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US consumer inflation eases more than expected

US consumer inflation came in slightly lower than expected, at 3.0 percent in June (Frederic J. BROWN)
US consumer inflation came in slightly lower than expected, at 3.0 percent in June (Frederic J. BROWN)

US inflation cooled more than expected in June, government data showed Thursday, a positive development for President Joe Biden as he fights to win confidence on his economic record in his reelection bid.

The consumer price index (CPI) rose 3.0 percent last month from a year ago, said the Labor Department, as a drop in gas prices more than offset housing costs.

A measure stripping out volatile food and energy prices also saw the smallest annual rise since 2021.

"Today's report shows that we are making significant progress fighting inflation," Biden said in a statement.

While costs of cars and appliances are falling, he conceded that prices remain too high and pledged to "do everything I can for the working people that built our economy."


A consensus forecast of analysts initially expected consumer inflation at 3.1 percent, down from 3.3 percent in May.

The world's biggest economy has been on a bumpy path to reining in inflation, which soared to a blistering 9.1 percent in mid-2022.

This prompted the central bank to rapidly hike interest rates in hopes of easing demand and bringing down price increases.

Federal Reserve Chair Jerome Powell told lawmakers this week that there has been "modest" progress recently.

In June, overall CPI declined 0.1 percent on-month for the first time since 2020, Labor Department data showed.

The "core" CPI index excluding the volatile food and energy was up 3.3 percent on-year, the smallest jump since April 2021.

- Consumer boost -

"The improvement on the inflation front recently is good news for growth in real disposable income, which matters for consumer spending," said Ryan Sweet, chief US economist at Oxford Economics.

He noted that spending "hit a lull" in the first half of the year.

The latest report adds to a series of encouraging data that could give officials confidence that inflation is coming down to their two-percent target.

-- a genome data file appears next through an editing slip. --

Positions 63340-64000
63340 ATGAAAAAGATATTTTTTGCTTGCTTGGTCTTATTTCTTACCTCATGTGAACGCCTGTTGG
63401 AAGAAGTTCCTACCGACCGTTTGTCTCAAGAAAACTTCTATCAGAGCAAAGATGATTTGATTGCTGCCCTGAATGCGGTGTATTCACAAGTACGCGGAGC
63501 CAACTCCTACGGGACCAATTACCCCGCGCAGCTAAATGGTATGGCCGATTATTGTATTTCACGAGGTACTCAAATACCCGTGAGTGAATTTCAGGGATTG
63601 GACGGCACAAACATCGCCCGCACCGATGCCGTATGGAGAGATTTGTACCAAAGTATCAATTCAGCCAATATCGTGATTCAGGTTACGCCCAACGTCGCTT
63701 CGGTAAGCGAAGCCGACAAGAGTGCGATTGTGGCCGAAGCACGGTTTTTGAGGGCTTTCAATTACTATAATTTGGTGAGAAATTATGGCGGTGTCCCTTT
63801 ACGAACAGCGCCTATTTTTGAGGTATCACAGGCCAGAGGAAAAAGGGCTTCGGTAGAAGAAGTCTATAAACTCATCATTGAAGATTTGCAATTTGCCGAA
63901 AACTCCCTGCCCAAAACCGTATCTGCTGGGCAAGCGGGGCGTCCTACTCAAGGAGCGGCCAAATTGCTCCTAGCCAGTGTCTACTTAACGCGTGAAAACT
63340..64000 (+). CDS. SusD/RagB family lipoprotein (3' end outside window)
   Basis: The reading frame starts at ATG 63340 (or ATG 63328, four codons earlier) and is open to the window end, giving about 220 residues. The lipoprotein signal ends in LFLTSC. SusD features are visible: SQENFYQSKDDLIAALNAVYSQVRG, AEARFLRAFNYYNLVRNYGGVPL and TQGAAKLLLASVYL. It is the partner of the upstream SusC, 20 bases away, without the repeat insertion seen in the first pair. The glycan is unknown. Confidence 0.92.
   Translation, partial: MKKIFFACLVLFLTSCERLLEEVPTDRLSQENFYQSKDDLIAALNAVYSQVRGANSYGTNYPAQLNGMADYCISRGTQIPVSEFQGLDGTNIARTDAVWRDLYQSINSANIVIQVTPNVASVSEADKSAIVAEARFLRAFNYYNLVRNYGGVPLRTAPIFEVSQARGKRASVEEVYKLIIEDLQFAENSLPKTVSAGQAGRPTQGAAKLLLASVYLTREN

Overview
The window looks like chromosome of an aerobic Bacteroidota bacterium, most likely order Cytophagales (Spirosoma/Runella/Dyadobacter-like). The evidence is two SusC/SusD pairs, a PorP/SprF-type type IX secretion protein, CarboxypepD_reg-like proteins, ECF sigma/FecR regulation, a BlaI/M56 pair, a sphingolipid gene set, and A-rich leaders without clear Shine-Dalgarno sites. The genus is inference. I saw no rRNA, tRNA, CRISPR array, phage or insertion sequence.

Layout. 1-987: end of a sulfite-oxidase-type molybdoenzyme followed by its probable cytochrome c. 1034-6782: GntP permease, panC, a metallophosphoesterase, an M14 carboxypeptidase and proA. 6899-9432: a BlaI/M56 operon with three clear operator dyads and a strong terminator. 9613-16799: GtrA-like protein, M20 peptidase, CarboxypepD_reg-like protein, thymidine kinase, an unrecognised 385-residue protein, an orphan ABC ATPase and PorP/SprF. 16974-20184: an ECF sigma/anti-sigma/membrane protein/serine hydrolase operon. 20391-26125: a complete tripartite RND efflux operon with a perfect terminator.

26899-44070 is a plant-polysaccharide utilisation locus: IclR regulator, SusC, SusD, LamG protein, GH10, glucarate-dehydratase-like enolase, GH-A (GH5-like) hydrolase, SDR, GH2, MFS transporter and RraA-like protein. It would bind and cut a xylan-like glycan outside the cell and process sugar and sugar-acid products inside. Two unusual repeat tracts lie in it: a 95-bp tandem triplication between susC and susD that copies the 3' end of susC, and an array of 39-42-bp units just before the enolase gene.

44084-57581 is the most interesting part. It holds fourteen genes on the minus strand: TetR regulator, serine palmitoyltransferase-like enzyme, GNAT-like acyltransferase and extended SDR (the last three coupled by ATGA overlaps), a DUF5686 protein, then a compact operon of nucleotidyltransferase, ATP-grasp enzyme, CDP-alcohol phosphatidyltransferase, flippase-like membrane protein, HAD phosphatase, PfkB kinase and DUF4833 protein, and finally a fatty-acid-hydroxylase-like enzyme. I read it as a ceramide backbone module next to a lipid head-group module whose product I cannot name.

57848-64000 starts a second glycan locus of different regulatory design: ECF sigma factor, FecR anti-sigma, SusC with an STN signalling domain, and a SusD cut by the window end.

This, in turn, would allow them to start cutting decades-high interest rates.

The jobs market, another segment that Fed policymakers are monitoring, has also returned to a "strong, but not overheated" state, Powell said this week.

- Rate cut possibility -

"I do think with the incoming information on inflation, growth and the labor market, some policy adjustments are likely to be warranted," San Francisco Fed President Mary Daly said in a media interview.

But she did not commit to a timing, maintaining that officials will remain data-dependent in their decisions.

A further deceleration in prices and labor market cooldown would "support a change in message from the Fed" at its July policy meeting, said Rubeela Farooqi, chief US economist at High Frequency Economics.

This could open the door to rate cuts as soon as September, she said.

September is when futures traders largely expect officials to start rate reductions, according to CME Group's FedWatch Tool.

Economists generally anticipate a second rate cut by year-end as well.

Dan North, senior economist at Allianz Trade North America, said: "We still have a ways to go yet."

While shelter inflation has noticeably eased, he maintained that housing has been a major factor behind the stickiness of figures.

"I don't see relief in the housing market for some period of time after the Fed starts to cut rates," he warned.

"Even if the Fed starts cutting in September, it's going to be months and months before we see enough significant movement in the 30-year mortgage to make a difference," he told AFP.